Industry leaders, policy-makers, education and training providers, and researchers will converge on Kazan, Russia next month for the WorldSkills Conference.
Alongside the same event, more than 1,600 young people from 63 nations will also compete to be world champions in 56 different skills across a wide range of industries — from joinery to floristry; hairdressing to electronics; and autobody repair to bakery.
Young Professionals (WorldSkills Russia) Union Director General Robert Urazov said the skills summit, in terms of scale and calibre of participants, is comparable to the famous Davos economic forum.
He said: “In addition to a competition, we will seek to offer the world essential changes in the talent training system.”
Participants will discuss current challenges and trends, ranging from economic shocks and climate change to technological transformation. Various sessions will examine solutions and advantages that skills offer to these ‘megatrends’ and how skills will be integral to a better future for us all.
The event, on 23-24 August, comes amid concern about a growing skills gap in Europe and elsewhere.
Rosatom Director General Alexey Likhachev, of the leading nuclear energy company, is among those who has voiced concern. Writing in the French Les Echos, he called for an expert task-force to be set up to address “the creeping global skills crisis.”
He says the issue is a problem of comparable gravity to climate change but one which “has been blithely batted away as peripheral by top policy-makers across the world for too long now”.
“In a decade or so from now, when the last of the baby-boomers ride into the sunset with no replacement in sight, the void left behind is not only likely to be a threat to economic growth but worse still to human lives,” he wrote.
The WorldSkills Conference and the WorldSkills championship, expected to be attended by Russia’s president Vladimir Putin and other leaders, will ask pressing questions, including; how can we train an agile generation of skilled young people for the future and how will they stay relevant in the face of economic, social and technological transformations?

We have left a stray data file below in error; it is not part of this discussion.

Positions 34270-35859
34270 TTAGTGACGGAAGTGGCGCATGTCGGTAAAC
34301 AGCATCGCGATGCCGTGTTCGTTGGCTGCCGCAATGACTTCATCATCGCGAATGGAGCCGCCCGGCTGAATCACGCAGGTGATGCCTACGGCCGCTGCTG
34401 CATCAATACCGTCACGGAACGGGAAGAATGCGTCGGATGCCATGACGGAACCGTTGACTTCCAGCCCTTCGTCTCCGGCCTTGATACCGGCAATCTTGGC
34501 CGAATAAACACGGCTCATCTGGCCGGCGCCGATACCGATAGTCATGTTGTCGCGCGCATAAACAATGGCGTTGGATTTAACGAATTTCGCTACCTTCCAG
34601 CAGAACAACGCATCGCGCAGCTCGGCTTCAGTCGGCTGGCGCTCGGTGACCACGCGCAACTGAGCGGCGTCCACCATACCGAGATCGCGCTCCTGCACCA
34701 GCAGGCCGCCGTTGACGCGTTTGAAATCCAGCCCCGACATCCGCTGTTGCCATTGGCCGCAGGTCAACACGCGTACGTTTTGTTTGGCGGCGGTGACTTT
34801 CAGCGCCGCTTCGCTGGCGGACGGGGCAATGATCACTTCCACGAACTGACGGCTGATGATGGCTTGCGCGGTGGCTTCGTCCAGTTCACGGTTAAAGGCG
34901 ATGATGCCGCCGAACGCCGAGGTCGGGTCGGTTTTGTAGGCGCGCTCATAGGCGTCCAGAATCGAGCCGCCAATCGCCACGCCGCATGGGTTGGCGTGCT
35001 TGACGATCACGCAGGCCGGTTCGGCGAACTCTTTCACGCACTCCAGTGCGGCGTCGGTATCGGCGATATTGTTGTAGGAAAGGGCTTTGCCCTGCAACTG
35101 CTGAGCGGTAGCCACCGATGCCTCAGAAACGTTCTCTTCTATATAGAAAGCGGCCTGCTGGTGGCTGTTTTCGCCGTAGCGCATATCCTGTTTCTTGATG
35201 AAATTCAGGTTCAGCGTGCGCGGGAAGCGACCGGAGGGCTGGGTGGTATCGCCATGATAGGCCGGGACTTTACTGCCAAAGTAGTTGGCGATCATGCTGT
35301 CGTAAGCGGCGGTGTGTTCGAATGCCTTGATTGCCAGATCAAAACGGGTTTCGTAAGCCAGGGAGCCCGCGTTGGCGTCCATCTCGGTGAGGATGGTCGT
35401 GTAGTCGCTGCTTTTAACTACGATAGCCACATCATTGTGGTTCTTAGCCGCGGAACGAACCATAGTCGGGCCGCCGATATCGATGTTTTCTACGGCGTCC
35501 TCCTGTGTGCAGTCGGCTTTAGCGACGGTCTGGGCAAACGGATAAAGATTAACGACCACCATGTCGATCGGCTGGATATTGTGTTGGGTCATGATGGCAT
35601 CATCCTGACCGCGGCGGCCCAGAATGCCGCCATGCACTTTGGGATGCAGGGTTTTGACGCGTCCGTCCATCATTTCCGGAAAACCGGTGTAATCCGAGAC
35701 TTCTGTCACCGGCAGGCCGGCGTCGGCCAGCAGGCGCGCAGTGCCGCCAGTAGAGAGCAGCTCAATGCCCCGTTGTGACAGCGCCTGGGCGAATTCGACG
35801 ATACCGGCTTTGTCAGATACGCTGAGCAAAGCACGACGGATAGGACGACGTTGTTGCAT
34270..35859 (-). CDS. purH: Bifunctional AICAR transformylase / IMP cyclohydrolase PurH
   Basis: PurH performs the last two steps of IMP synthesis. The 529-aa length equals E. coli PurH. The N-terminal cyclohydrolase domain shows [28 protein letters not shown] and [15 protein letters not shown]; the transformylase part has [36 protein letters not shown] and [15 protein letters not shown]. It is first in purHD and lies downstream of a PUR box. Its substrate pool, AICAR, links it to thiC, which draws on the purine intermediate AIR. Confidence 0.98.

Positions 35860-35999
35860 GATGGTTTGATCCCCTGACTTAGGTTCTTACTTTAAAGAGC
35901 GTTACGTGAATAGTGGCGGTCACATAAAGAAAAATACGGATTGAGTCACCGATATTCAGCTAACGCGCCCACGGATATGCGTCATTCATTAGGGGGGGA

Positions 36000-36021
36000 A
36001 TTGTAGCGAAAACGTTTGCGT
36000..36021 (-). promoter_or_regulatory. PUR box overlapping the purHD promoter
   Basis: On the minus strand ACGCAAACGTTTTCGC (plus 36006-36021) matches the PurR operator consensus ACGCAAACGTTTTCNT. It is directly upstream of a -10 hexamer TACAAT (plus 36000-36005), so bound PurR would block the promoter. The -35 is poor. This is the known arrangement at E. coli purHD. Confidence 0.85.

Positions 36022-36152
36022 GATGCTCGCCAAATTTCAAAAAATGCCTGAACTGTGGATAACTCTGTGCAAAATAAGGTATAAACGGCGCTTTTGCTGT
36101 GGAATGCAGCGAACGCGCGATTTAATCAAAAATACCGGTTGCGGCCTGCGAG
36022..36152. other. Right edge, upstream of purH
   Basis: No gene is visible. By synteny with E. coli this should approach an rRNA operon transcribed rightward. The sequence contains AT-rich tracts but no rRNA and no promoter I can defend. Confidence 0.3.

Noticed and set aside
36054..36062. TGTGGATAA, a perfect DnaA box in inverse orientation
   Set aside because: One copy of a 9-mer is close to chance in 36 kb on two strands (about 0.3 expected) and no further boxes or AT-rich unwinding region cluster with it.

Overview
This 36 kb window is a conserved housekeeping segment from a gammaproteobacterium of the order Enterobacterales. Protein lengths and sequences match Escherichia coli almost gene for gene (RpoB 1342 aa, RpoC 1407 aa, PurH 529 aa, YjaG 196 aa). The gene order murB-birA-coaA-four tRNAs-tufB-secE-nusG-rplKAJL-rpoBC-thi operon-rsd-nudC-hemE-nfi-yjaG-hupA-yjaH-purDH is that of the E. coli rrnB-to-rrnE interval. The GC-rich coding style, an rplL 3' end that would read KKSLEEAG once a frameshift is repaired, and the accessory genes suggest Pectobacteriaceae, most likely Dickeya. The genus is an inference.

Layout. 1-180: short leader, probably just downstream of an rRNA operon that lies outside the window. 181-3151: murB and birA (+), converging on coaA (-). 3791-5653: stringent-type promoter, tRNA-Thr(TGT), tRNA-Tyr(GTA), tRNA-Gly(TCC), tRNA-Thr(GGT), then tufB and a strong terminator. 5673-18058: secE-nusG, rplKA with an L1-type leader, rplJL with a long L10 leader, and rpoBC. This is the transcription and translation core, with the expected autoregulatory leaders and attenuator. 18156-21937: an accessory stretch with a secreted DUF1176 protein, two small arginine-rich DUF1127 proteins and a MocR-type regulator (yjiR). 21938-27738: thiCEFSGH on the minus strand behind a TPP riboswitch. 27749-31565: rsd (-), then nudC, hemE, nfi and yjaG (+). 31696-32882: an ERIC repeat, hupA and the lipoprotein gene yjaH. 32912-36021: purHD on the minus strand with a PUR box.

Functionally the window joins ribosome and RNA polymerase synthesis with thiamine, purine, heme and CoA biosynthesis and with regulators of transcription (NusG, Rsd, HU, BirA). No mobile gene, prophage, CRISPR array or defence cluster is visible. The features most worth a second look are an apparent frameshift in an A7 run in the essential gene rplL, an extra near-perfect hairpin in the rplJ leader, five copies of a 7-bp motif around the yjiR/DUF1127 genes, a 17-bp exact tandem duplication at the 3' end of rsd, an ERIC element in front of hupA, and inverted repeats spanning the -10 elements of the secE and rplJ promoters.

It will address issues relating to vocational education and training (VET), skills demand, skills of the future as well as skills excellence and development.
One of the legacies of previous WorldSkills Competitions is the increased visibility of skilled professional education, as one of the tools of social and economic transformation.
The competition also provides leaders in industry, government, and education with the opportunity to exchange information and best practices regarding industry and professional education.
Leila Fazleeva, from the organizers, said the summit “will be an important event not only in the history of Russia but also in the history of all world competitions”.
The scale of the skills crisis was highlighted recently by a KPMG report that warned the skills shortage was at a “‘tipping point’ that cannot be ignored”.
The Organisation for Economic Cooperation and Development says Japan, the United States and major European economies such as France and Spain showed some of the biggest disparities between the skills that employers need and those available in the workforce. Much of the mismatch reflected strong demand for high-tech jobs but insufficient supply of trained staff.
The OECD said: “The educational systems around the world are not geared up to churn out enough of the people with these sorts of higher level skills.”
A special guest at the opening ceremony in Kazan will be Sophia, the only robot on the planet that has been granted citizenship and a passport.
The summit is divided into three main areas, addressing changes in technology and economies, society, and the environment.
“All three of them will analyze the associated impact on talent training approaches,” said Fazleeva.
“The event is aimed at promoting professionalism, craft, and vocational occupations the global economy needs so much.”
Jaime Saavedra, who leads the Education Global Practice at the World Bank Group, will speak at a panel called 'A world at risk: developing the skill sets to endure, adapt, and thrive'.
He will focus on education and teachers who, he believes, have a key role in addressing the skills gap. “Every country has committed and enthusiastic teachers, who enrich and change the lives of millions of children,” he says.
The WorldSkills movement gives young professionals from all countries an opportunity to learn the best global practices in the area of vocational occupations and also help its 80-plus member countries develop their economies.